The Bandits were ecstatic that they won the NLL Cup last year, but they are now more than ready to prove that they can do it again. They came back together to show that they could be repeat champions and have no plans of taking it easy this season. They still expect big-time performances from their big-time players and hope that the guys who are trying to make a name for themselves can do just that. Many in the lacrosse world said it last year, and it feels right to say it again this season – This is the Bandits’ year, according to the League’s coaches and GMs.

 

Preseason Awards  

MVP: Jeff Teat

Surprise, surprise, the league’s wonder boy is the League’s coaches and GMs pick for the MVP Award. The New York Riptide’s Jeff Teat does keep getting better and better, and that’s saying something considering he had 108 points and 111 loose ball recoveries in his rookie season, and then almost broke the single season scoring record of 137 points last season, finishing with 136 points (and 105 loose ball recoveries). If he continues to improve at that rate, he will be coasting to new single-season NLL records. Surly that would be deserving of the league’s MVP award. In his first two years in the NLL, Teat has shown he can be both an elite passer and an elite scorer. What will he show us this year?

 

Defensive Player of the Year: Graeme Hossack

After his immaculate 2022-23 season, it’s hard not to pick Graeme Hossack as the league’s Defensive Player of the Year. He won the award last year with his league-leading 49 caused turnovers and added 16 blocked shots. He is built like a machine and plays with such discipline and focus that you might think he is one. Hossack plays suffocating defense, often starting when the offensive player crosses the midline. He is a dangerous man out there on the floor and has a tendency to rattle his opponents as soon as they are within range of his stick.

 

Offensive Player of the Year: Jeff Teat 

It makes sense that Jeff Teat would be in this spot knowing that he is also the pick for MVP. Most people think Teat is going to improve upon his points total from last season. The question is: how many more points will he have during the regular season?

 

Goaltender of the Year: Christian Del Bianco

There’s a reason that Del Bianco won Goaltender of the Year and MVP last season. He is more than a goaltender: he’s a focal point of Calgary’s transition game. Last season Del Bianco had 19 assists. Yes, you read that correctly. So, when he’s not making ridiculous save after ridiculous save, he’s helping his team get goals. It’s pretty incredible when a team has a goaltender that’s almost as good at creating goals as they are preventing them. If Del Bianco has another year like he did last season, it’d be hard to see how he doesn’t win the Goaltender of the Year Award again, although, there are a couple of goalies that were surely nipping at his toes for that honor a year ago.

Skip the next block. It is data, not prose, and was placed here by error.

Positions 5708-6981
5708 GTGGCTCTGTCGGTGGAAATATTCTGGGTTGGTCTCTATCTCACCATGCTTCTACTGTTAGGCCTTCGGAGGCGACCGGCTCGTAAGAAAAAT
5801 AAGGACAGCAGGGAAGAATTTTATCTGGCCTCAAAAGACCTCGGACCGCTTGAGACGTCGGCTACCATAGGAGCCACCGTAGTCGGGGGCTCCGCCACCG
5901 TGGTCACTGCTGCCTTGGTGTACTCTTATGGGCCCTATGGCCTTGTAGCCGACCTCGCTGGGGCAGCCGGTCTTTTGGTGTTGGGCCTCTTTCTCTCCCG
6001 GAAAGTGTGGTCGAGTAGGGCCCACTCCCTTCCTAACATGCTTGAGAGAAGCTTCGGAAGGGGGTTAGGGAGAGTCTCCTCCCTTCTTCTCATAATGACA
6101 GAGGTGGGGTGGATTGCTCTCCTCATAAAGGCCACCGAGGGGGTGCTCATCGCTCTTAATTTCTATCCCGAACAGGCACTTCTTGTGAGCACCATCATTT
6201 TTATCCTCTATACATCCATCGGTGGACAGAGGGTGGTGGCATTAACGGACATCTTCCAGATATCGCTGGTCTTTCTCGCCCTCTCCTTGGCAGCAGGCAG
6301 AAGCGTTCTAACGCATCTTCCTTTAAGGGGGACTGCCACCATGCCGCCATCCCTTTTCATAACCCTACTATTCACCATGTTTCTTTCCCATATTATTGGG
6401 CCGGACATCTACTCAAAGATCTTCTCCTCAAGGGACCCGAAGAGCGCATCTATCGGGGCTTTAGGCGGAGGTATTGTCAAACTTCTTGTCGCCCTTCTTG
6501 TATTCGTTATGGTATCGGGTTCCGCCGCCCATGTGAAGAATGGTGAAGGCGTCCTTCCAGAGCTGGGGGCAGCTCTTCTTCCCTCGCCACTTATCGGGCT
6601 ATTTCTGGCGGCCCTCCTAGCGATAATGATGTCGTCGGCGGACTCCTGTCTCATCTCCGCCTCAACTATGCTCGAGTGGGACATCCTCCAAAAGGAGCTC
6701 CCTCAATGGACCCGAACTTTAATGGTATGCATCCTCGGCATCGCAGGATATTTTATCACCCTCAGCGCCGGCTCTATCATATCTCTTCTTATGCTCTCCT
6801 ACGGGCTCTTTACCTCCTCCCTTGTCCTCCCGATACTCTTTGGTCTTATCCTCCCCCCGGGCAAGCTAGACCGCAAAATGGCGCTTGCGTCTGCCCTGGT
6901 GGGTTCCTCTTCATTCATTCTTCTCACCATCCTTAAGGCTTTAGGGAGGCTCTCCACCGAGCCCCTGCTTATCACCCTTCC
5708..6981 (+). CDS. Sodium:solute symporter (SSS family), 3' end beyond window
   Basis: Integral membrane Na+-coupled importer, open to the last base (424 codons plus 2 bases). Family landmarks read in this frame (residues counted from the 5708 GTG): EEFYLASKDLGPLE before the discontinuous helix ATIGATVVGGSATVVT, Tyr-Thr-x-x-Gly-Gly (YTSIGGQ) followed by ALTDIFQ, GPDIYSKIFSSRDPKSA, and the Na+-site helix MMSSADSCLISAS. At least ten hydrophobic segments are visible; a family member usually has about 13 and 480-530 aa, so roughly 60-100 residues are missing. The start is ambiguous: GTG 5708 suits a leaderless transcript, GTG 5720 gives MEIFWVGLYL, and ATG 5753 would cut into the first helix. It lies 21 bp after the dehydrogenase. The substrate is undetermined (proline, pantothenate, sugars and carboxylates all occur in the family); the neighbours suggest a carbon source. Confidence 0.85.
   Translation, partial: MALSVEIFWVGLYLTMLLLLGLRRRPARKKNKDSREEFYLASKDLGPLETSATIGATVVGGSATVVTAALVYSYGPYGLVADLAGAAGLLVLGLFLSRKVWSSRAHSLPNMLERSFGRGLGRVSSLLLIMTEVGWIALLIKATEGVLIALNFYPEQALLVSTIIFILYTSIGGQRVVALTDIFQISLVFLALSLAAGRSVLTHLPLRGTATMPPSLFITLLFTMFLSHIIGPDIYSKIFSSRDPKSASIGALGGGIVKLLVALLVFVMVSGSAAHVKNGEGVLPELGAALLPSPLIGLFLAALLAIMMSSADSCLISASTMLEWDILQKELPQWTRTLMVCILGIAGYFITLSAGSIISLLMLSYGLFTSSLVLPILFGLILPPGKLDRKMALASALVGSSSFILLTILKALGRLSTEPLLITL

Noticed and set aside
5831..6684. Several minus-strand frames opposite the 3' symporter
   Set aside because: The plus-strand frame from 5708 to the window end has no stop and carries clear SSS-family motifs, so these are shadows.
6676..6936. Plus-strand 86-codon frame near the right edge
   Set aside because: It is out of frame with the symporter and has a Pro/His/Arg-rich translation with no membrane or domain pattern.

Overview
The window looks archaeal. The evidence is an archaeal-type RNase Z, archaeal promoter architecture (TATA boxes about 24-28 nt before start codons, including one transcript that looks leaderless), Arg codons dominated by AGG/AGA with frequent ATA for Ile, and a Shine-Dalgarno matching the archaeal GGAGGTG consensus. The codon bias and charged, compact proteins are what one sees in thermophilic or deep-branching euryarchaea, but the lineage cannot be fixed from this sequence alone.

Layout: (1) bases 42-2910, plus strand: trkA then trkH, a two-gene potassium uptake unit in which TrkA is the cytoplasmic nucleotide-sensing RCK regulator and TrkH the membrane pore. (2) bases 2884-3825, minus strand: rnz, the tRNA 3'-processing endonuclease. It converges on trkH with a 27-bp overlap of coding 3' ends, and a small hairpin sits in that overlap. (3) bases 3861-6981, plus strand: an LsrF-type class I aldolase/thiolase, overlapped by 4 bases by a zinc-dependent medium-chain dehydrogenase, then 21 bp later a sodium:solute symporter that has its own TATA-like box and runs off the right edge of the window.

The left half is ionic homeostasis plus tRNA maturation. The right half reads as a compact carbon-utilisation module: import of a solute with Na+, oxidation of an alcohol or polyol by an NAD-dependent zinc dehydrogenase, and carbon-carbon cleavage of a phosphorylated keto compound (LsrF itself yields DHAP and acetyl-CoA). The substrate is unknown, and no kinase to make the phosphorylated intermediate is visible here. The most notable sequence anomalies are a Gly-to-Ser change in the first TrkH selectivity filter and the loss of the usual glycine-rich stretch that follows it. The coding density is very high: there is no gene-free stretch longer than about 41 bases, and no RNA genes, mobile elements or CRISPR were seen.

Face-off Man of the Year: Jake Withers

Jake Withers was just named as the #1 face-off man in the NLL Top 50, so of course he’d find himself in this spot. He is a wizard at the dot and can get back and play very reliable defense. Withers is a weapon all over the floor and is one of the greatest face-off men and loose ball-getters in NLL history, and he is only 29 years old with only five years of NLL experience under his belt.

 

Rookie of the Year: Thomas McConvey

In terms of the NLL Entry Draft, it’s fair to say that GMs often get the #1 pick right. This is likely going to be the case with Thomas McConvey, who was drafted first overall in the 2022 NLL Entry Draft and is now joining a Knighthawks team coming off their first-ever playoff appearance. Not only will he want to make a good first impression, but his teammates will want to show him that they can be a playoff team again. It also helps that the Knighthawks no longer have Holden Cattoni or Thomas Hoggarth this season – those two produced 32% of the team’s goals last year. Can McConvey make up a big chunk of that in their absence? If he can, that Rookie of the Year award will surely be his.

 

Coach of the Year: Curt Malawsky & Turnaround Team of the Year: Vancouver Warriors

Last season, the Warriors were 4-14 but new head coach Curt Malawsky, who won Head Coach of the Year in 2022-23, has instantly transformed them into serious playoff contenders. It’s hard to see how he wouldn’t win the award again.

What will be most noticeable the Warriors this year is the fact that they will be playing with a new mentality. Playing for Coach Malawsky means you’re playing for more than yourself. It means you’re playing with a focus, energy and tenacity that comes from believing in yourself and having an equal amount of belief and trust in the men next to you on the floor. Malawsky has been known to make his players understand this, and that has helped make his teams successful.

Elite defensive rookie Owen Grant is joining the likes of NLL champions Matt Beers, Ryan Dilks and John Lintz on the back end alongside Brett Mydske and Reid Bowering. The defense is also bolstered by former NLL champion Aaron Bold, who will once again be between the pipes. On the offensive side of the ball, when you’ve got newcomers like Kevin Crowley, who can facilitate the ball with ease, to strong finishers like Keegan Bal, Kyle Killen and others, it’s not hard to see why this team is expected to make a significant improvement in their results.